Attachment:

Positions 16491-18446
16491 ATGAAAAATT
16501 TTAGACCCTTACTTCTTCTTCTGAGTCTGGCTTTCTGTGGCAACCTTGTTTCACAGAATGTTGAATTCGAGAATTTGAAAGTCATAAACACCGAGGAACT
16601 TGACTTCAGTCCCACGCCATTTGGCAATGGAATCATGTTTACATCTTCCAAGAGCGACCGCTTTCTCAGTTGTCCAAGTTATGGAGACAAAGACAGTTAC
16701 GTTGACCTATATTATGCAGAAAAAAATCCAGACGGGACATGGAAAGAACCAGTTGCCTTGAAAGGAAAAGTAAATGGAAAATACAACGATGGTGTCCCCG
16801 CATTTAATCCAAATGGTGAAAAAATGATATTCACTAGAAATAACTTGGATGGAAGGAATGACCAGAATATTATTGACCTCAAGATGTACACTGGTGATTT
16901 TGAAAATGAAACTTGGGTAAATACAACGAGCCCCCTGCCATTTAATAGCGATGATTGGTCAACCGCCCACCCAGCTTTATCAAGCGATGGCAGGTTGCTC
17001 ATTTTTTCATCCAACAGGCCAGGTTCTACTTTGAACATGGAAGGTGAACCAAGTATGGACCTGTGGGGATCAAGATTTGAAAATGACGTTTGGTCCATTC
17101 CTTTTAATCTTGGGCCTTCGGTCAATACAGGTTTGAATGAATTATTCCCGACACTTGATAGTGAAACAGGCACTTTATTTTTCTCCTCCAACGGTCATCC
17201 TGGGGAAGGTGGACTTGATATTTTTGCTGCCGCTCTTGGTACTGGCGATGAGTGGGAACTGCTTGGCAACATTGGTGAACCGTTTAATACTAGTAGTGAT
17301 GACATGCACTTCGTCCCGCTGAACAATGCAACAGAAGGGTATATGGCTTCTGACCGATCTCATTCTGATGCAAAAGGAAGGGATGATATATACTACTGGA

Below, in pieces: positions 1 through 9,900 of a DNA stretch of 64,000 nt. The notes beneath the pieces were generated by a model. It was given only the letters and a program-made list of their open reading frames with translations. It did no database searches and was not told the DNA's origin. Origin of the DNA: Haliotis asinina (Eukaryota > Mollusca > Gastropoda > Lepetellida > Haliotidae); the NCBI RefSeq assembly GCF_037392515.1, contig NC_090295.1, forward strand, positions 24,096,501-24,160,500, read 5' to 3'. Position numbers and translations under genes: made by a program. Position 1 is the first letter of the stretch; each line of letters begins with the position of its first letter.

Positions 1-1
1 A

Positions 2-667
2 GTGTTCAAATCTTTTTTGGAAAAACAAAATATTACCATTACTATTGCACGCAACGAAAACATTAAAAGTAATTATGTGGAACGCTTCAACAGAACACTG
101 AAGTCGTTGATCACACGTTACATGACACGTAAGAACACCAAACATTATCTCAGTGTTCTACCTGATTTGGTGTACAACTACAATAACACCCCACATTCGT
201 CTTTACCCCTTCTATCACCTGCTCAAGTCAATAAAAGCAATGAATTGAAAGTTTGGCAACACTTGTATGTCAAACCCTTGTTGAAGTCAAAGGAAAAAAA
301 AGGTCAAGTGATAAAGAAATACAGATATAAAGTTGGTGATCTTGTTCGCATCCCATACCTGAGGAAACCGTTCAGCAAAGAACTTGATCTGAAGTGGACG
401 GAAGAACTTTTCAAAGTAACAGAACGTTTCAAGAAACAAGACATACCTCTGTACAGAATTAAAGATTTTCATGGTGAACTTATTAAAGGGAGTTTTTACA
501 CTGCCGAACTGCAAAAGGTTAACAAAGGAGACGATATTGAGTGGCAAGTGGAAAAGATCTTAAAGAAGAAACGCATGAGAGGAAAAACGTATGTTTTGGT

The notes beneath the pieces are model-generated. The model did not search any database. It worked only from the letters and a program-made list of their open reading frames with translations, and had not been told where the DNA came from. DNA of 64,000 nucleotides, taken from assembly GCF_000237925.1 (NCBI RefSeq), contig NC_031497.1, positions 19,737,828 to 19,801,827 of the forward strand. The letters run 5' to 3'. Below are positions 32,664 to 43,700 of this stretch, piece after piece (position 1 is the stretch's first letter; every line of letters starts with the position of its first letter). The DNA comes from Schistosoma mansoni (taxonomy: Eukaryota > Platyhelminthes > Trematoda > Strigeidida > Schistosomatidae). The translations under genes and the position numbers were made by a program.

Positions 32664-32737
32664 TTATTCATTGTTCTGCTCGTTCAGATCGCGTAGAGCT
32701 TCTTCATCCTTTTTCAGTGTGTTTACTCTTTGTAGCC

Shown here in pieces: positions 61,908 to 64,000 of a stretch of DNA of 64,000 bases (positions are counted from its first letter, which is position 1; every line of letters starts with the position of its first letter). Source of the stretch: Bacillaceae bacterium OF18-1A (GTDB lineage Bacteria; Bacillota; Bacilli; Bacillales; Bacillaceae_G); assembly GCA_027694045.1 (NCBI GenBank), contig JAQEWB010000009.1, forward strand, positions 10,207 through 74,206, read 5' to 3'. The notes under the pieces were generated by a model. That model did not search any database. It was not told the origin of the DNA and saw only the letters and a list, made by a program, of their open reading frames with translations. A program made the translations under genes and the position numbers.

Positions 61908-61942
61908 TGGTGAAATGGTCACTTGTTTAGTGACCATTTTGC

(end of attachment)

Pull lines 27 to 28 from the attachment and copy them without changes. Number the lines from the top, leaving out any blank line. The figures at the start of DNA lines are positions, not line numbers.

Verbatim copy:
Positions 61908-61942
61908 TGGTGAAATGGTCACTTGTTTAGTGACCATTTTGC